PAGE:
Wednesday's commutes bring Obama's grand total up to 562, more than the last nine presidents combined, according to the White House.
Of the 214 prisoners on the list, the majority were facing harsh penalties for drug charges; almost all sentences were for nonviolent crimes. Obama's 562 total commutations include 197 people formerly serving life sentences.
According to the White House, it costs $80 billion a year to keep 2.2 million Americans locked up. Roughly half of them are serving time for drug charges, often because of "outdated and unduly harsh sentencing laws."
"Since taking office, President Obama has fought for a smarter and more equitable criminal justice system," the White House wrote in a post. "He has committed to using all the tools at his disposal to remedy the unfairness at the heart of the system — including the presidential power to grant clemency."
While his record of commutations puts U.S. presidents from the last hundred-odd years to shame, law professors say they're still not enough, considering Obama's own outline for getting nonviolent offenders out of prison.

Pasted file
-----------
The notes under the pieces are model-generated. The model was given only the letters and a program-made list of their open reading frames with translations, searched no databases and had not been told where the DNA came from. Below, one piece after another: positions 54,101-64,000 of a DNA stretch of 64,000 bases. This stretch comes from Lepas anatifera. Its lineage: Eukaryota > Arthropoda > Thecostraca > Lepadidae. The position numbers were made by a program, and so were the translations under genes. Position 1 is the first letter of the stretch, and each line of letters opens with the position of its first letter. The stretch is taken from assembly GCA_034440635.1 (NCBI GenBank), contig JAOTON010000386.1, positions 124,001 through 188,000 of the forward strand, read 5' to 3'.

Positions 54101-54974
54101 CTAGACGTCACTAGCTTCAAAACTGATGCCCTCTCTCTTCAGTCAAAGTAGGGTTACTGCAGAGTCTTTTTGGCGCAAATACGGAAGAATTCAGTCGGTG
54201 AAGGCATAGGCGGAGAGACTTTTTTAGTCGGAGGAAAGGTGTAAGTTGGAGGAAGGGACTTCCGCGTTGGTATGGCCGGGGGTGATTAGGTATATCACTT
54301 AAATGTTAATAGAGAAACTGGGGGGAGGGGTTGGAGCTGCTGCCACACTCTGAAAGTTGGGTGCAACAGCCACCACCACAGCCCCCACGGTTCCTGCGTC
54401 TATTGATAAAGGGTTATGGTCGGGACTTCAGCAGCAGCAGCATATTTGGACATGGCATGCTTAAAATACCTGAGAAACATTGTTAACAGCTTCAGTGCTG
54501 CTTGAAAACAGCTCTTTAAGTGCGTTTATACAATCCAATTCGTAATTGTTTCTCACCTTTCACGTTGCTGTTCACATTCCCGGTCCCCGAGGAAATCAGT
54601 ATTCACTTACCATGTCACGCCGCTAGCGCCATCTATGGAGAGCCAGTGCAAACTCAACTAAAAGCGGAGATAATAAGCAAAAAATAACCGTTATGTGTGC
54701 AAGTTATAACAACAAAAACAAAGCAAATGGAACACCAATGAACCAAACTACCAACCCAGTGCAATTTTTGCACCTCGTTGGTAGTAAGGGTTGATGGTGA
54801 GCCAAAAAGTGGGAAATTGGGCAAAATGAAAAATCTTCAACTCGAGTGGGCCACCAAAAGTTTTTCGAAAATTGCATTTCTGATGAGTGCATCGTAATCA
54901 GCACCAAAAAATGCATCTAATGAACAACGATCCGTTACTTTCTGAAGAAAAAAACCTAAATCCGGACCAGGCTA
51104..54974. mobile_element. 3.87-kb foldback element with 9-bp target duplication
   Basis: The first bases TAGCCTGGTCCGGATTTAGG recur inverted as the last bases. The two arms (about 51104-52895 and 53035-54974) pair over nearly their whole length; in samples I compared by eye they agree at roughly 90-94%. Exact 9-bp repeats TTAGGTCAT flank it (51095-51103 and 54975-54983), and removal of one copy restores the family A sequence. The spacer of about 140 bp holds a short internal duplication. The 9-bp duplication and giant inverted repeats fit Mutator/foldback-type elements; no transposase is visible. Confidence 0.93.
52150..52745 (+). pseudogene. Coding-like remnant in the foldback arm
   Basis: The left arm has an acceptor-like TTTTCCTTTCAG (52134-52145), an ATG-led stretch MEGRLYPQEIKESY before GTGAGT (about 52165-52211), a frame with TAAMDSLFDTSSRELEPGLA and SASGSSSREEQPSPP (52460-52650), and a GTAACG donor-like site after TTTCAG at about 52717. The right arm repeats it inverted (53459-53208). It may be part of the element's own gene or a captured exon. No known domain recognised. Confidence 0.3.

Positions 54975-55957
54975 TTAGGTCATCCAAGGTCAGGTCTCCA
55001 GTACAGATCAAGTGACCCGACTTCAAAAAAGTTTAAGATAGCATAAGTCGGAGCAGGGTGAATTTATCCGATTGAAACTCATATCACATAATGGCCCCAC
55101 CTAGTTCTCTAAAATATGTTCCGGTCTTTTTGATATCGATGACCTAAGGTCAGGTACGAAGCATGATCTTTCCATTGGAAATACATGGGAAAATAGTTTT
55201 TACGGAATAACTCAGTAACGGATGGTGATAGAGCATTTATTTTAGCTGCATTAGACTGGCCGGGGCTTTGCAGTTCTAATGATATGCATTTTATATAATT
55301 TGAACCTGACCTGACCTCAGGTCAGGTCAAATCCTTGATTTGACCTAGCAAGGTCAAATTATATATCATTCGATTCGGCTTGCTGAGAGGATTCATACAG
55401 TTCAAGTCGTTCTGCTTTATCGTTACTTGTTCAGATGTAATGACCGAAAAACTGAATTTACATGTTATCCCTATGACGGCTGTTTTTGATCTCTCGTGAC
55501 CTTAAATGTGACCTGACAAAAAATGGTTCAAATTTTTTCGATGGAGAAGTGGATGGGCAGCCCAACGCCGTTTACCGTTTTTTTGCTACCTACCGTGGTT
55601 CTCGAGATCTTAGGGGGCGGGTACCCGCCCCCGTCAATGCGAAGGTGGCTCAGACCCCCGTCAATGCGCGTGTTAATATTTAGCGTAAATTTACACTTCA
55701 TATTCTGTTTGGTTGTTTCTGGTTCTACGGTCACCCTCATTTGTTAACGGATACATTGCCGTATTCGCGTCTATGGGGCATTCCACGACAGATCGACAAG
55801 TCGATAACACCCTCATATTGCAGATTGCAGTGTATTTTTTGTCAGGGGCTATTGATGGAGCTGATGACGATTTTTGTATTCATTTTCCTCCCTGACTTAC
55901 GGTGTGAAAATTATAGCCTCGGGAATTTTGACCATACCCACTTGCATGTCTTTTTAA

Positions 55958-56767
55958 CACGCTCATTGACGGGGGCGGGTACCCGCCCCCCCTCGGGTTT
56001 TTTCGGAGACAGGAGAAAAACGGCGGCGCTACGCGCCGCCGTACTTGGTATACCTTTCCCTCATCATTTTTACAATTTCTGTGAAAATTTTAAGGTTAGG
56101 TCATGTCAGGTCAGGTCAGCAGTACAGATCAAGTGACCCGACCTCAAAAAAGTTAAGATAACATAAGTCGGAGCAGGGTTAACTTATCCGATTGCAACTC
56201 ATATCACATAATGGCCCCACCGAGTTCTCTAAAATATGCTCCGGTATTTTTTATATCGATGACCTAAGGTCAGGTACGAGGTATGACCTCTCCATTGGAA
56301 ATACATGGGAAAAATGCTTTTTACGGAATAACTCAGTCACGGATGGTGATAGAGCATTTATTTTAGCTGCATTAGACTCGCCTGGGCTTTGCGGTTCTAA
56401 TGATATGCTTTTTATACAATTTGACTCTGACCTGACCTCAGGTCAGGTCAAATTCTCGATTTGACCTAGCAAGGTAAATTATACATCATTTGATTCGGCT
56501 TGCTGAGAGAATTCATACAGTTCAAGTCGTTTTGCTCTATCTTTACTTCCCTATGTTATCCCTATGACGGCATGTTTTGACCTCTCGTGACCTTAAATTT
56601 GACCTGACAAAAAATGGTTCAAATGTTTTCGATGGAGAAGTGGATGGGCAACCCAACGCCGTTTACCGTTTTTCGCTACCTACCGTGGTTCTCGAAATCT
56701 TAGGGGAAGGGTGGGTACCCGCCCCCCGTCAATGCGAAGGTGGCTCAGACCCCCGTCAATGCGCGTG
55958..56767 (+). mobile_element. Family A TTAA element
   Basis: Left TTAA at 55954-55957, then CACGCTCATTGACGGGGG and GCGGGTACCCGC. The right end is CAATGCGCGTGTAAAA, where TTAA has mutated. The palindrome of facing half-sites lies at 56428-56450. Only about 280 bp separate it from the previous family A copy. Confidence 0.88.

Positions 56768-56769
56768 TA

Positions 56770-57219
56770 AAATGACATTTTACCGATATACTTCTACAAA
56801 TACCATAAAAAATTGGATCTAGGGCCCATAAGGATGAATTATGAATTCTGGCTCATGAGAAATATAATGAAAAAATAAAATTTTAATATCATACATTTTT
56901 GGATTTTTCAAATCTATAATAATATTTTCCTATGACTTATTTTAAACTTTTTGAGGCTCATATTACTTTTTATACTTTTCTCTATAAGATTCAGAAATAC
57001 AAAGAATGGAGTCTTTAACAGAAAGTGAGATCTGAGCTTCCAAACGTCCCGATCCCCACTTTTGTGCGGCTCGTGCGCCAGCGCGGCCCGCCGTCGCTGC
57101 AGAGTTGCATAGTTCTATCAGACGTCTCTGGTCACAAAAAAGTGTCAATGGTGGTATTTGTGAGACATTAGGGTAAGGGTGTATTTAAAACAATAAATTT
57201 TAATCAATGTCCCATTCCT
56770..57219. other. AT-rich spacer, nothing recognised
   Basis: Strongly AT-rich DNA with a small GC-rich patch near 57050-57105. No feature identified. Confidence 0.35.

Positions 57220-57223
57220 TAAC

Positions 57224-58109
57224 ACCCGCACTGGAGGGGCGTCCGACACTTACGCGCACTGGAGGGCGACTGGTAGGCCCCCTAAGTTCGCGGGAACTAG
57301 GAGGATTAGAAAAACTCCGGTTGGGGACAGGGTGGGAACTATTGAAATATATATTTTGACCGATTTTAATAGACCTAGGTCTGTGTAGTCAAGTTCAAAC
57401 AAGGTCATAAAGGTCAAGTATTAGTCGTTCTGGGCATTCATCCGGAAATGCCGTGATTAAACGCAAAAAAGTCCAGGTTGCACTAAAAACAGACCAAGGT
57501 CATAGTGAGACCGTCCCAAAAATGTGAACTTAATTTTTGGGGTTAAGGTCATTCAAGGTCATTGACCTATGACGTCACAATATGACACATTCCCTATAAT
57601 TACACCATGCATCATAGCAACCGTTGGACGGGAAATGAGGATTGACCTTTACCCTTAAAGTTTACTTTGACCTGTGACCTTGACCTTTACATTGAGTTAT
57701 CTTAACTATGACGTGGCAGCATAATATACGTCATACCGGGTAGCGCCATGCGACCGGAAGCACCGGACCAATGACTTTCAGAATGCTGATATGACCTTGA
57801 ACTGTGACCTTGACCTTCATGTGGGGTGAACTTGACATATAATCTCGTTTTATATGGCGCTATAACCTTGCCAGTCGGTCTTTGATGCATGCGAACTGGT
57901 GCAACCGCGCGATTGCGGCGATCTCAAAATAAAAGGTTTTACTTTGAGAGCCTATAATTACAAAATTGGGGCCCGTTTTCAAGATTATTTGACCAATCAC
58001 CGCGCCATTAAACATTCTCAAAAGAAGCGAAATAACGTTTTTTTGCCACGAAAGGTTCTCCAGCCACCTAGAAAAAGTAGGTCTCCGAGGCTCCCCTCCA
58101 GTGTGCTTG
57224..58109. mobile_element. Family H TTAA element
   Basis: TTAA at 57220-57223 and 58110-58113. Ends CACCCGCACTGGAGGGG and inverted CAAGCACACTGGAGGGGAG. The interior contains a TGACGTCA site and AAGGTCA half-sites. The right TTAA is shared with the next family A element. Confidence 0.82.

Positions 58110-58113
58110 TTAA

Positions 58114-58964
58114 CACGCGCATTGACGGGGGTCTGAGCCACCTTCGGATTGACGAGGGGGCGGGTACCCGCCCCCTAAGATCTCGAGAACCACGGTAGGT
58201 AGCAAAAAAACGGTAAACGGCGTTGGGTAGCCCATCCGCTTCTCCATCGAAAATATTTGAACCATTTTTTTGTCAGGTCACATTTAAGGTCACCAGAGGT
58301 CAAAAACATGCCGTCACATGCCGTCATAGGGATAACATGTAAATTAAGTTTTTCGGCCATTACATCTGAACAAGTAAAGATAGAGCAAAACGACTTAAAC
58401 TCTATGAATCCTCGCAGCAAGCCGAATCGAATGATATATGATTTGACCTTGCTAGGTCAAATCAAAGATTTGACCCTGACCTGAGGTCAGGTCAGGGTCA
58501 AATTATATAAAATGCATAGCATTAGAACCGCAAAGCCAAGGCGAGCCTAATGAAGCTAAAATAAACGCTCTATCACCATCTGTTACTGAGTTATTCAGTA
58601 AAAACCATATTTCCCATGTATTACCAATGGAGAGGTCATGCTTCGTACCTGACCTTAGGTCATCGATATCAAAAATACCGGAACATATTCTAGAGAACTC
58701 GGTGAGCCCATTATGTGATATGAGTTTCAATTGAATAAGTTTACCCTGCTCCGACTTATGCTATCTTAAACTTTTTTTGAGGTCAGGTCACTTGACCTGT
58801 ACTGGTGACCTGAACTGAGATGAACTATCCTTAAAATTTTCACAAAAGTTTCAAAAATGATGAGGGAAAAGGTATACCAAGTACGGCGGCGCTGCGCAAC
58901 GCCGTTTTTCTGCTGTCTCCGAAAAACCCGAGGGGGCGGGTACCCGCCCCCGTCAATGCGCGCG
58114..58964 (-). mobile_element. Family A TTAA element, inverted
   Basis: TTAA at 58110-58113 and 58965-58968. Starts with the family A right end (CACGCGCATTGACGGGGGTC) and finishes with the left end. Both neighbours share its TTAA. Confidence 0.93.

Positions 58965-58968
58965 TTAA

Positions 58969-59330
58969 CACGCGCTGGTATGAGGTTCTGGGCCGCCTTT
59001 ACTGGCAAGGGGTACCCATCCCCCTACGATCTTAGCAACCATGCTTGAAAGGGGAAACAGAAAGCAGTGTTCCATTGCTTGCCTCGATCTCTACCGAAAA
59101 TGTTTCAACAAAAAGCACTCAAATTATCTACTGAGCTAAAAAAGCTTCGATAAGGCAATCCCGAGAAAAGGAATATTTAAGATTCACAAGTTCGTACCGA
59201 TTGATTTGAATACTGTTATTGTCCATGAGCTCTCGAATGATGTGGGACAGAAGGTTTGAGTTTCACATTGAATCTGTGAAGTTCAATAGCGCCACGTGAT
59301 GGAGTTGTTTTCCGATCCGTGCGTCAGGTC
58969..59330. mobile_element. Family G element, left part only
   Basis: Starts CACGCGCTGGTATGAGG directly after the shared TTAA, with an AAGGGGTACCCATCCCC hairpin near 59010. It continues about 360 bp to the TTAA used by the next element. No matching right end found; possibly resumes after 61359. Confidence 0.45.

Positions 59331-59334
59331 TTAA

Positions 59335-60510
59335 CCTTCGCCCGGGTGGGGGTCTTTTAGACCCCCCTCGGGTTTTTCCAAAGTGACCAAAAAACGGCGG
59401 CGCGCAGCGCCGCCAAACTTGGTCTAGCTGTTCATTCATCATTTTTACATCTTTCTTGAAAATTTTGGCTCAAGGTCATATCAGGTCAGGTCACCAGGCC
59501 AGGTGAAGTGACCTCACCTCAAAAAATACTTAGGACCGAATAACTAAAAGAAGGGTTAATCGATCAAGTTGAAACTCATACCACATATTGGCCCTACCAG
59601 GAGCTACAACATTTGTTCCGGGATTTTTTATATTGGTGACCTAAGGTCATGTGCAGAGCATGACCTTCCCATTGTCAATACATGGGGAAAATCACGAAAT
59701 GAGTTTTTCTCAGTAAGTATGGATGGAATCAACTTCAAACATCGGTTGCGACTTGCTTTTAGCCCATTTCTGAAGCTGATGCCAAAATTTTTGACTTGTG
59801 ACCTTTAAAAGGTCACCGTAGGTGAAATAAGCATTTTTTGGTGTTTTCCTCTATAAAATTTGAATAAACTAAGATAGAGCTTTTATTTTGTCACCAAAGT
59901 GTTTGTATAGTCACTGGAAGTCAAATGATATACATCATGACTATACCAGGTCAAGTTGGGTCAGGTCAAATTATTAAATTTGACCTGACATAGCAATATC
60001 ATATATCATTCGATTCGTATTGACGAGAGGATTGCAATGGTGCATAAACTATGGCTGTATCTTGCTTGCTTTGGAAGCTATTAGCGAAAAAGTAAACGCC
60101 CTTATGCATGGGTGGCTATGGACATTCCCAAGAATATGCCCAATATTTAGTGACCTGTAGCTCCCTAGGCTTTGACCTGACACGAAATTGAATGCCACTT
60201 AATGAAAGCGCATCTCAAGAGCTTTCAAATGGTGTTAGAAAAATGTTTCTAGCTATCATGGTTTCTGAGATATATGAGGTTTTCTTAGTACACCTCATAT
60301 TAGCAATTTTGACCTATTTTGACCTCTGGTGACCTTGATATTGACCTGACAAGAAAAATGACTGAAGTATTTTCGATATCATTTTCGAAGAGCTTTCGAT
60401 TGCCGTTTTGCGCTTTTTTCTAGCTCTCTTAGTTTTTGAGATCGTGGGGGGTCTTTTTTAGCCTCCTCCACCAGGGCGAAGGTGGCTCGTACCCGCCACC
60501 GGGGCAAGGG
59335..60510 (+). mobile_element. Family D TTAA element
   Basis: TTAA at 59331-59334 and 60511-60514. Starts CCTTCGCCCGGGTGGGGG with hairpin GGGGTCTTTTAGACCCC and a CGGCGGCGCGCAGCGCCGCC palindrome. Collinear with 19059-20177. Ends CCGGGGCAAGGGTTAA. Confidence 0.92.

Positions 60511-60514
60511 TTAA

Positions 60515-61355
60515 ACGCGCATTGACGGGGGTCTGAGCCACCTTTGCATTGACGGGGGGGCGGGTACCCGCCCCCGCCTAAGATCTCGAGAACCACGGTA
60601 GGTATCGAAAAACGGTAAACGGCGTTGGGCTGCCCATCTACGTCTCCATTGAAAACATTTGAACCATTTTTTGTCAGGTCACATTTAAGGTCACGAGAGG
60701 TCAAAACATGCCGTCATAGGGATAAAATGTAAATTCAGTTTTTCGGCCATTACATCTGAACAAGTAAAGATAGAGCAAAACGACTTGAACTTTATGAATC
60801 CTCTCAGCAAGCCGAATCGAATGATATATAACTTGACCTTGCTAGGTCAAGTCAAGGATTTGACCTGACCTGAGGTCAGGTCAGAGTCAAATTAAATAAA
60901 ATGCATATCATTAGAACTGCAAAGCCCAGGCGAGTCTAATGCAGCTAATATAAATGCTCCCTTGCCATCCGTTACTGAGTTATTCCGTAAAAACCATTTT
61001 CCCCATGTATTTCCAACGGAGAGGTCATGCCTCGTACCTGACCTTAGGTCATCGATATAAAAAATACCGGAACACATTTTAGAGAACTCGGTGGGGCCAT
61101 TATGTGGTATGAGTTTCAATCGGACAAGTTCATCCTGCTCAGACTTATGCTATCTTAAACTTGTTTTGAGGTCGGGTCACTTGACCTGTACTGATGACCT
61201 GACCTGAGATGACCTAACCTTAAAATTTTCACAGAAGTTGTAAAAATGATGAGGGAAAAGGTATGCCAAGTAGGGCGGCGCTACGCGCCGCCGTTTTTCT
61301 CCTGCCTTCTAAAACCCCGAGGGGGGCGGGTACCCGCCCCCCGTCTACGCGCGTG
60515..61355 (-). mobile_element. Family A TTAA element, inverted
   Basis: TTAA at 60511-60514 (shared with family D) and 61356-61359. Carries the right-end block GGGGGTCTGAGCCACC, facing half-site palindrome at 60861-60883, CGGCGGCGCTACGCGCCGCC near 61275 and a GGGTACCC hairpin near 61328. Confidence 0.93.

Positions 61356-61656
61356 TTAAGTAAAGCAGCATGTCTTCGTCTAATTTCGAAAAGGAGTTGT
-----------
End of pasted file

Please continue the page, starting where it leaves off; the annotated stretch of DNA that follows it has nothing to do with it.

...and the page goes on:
They say Obama's record should be almost three times what it currently is. "Those guidelines," law professor Mark Osler told NPR, "apply to inmates who have spent at least 10 years behind bars for nonviolent drug crimes — small players, not kingpins — people who would've received less prison time if they were convicted of laws on the books today."
Still, 562 might not be the height of Obama's commutation legacy. He still has over five months left in the White House.
"In just the first eight months of 2016, the President has more than doubled the number of commutations granted in all of 2015," Deputy Attorney General Sally Q. Yates said in a statement. "But we are not done yet, and we expect that many more men and women will be given a second chance through the Clemency Initiative."